p. 145-152 

Cognitive Stimulation of Executive Functions in Mild Cognitive Impairment: Specific Efficacy and Impact in Memory
Executive functions play an important role in the maintenance of autonomy in day-to-day activities. Nevertheless, there is little research into specific cognitive training for Mild Cognitive Impairment (MCI). We present the results of a program which aims to teach specific strategies and metacognitive abilities in order for patients to be able to carry out attentional and executive tasks.
p. 153-164 

Feeding Tubes for Older People With Advanced Dementia Living in the
Community in Israel
Background: Feeding tubes to address eating problems of older people with advanced dementia (OPAD) has been studied primarily in nursing homes. Objectives: To examine the prevalence of feeding tube use among OPAD living in the community; to evaluate the characteristics, quality of care, and the burden on caregivers.
p.165-172 

Clinical Characterization of Mild Cognitive Impairment as a Prodrome to Dementia With Lewy Bodies
Limited information regarding the specificity of mild cognitive impairment (MCI) as it relates to dementia with Lewy bodies (DLB) exists. Here, we summarize the clinical phenotype of MCI in clinically suspect DLB. Ten patients with a primary diagnosis of MCI and secondary diagnoses of DLB were identified. Patients underwent clinical neurological and neuropsychological evaluation that included application of McKeith criteria.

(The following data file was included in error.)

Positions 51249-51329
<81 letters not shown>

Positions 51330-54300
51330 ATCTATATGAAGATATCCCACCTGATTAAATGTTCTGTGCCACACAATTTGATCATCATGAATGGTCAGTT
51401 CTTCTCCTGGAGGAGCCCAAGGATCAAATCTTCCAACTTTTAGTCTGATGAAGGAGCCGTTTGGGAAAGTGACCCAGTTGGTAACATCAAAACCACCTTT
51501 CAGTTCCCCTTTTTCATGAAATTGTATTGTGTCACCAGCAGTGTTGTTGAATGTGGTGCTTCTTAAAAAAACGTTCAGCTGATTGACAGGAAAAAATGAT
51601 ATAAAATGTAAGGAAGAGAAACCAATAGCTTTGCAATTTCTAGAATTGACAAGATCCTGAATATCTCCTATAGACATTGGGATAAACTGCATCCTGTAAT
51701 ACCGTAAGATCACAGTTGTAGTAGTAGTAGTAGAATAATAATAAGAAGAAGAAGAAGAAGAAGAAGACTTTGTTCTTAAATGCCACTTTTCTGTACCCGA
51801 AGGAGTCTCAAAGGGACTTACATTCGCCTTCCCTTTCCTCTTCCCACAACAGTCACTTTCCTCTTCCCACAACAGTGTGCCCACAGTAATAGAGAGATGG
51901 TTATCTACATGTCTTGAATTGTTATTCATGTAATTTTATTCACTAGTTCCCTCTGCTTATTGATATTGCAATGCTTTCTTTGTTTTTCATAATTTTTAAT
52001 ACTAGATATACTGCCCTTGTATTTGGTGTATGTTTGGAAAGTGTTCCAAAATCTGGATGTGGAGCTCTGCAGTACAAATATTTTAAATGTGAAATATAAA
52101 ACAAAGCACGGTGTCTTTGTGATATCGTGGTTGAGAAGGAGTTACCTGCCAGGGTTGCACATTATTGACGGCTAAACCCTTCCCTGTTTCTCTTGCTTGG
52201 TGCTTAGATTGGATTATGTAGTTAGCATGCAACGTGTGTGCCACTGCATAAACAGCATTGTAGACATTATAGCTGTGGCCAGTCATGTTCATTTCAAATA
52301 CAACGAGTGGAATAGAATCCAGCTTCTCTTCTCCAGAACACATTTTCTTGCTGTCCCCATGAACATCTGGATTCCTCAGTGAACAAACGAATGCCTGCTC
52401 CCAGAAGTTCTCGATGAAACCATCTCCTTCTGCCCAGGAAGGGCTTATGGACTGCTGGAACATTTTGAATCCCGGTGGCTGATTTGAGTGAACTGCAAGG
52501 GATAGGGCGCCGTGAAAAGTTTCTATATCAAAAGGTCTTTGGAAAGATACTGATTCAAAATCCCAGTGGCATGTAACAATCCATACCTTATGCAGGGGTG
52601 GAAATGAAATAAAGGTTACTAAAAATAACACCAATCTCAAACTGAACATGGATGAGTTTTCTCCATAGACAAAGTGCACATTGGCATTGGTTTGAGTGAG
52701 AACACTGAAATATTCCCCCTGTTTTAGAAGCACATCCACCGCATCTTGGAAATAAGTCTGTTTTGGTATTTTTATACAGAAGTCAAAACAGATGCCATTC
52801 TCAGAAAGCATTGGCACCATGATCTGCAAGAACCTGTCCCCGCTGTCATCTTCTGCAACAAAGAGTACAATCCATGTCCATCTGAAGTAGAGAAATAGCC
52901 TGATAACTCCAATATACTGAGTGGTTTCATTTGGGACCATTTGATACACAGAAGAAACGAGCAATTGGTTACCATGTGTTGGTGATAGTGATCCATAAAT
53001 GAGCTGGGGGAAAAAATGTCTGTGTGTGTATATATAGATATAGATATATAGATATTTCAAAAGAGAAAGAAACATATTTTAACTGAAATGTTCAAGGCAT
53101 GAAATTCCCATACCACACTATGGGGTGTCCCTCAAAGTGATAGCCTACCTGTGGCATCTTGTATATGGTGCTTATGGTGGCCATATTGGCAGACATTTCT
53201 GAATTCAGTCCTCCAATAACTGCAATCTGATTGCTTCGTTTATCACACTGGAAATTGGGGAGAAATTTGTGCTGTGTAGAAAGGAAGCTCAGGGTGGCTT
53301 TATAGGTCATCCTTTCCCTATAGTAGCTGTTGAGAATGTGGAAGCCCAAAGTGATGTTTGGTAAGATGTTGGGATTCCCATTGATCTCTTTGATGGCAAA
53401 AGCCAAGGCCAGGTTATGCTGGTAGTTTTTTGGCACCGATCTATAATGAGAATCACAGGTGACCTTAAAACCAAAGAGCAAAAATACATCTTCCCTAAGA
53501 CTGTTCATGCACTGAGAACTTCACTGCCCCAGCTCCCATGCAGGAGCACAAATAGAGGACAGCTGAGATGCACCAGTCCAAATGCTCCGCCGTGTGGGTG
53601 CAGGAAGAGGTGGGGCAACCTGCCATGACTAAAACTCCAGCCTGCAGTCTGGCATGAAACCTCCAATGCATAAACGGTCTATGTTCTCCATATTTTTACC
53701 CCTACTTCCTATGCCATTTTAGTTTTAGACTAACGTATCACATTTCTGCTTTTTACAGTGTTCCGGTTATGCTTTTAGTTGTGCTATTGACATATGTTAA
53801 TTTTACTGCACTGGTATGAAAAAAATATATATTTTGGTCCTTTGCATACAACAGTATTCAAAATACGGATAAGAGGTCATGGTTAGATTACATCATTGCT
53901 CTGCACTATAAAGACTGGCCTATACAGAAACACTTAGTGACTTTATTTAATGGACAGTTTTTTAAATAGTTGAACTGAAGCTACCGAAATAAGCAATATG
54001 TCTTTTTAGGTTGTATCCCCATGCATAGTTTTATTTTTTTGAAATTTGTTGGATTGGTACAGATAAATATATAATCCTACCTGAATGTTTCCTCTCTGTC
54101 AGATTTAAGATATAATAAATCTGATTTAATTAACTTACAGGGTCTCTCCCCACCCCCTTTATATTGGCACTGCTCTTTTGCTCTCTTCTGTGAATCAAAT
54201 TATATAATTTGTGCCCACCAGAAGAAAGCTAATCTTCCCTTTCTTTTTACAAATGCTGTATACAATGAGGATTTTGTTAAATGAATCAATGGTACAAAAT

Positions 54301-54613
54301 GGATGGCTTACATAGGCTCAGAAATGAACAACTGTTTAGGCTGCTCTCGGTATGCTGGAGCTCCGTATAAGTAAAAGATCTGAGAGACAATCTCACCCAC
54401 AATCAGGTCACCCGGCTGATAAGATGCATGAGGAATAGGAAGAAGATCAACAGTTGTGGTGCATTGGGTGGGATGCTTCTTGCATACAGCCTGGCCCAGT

p. 173-177 

Role of Traditional Nonsteroidal Anti-inflammatory Drugs in Alzheimer’s Disease: A Meta-analysis of Randomized Clinical Trials
The role of nonsteroidal anti-inflammatory drugs (NSAIDs) in prevention of Alzheimer’s disease (AD) has been evaluated in many studies. We performed a meta-analysis to summarize the existing evidence on the relation between use of classical NSAIDs and AD. Randomized controlled trials (RCTs) evaluating the role of classical NSAIDs in AD was searched using different search engines.
p. 178-182 

Sulforaphane Ameliorates Neurobehavioral Deficits and Protects the Brain From Amyloid b Deposits and Peroxidation in Mice With Alzheimer-Like Lesions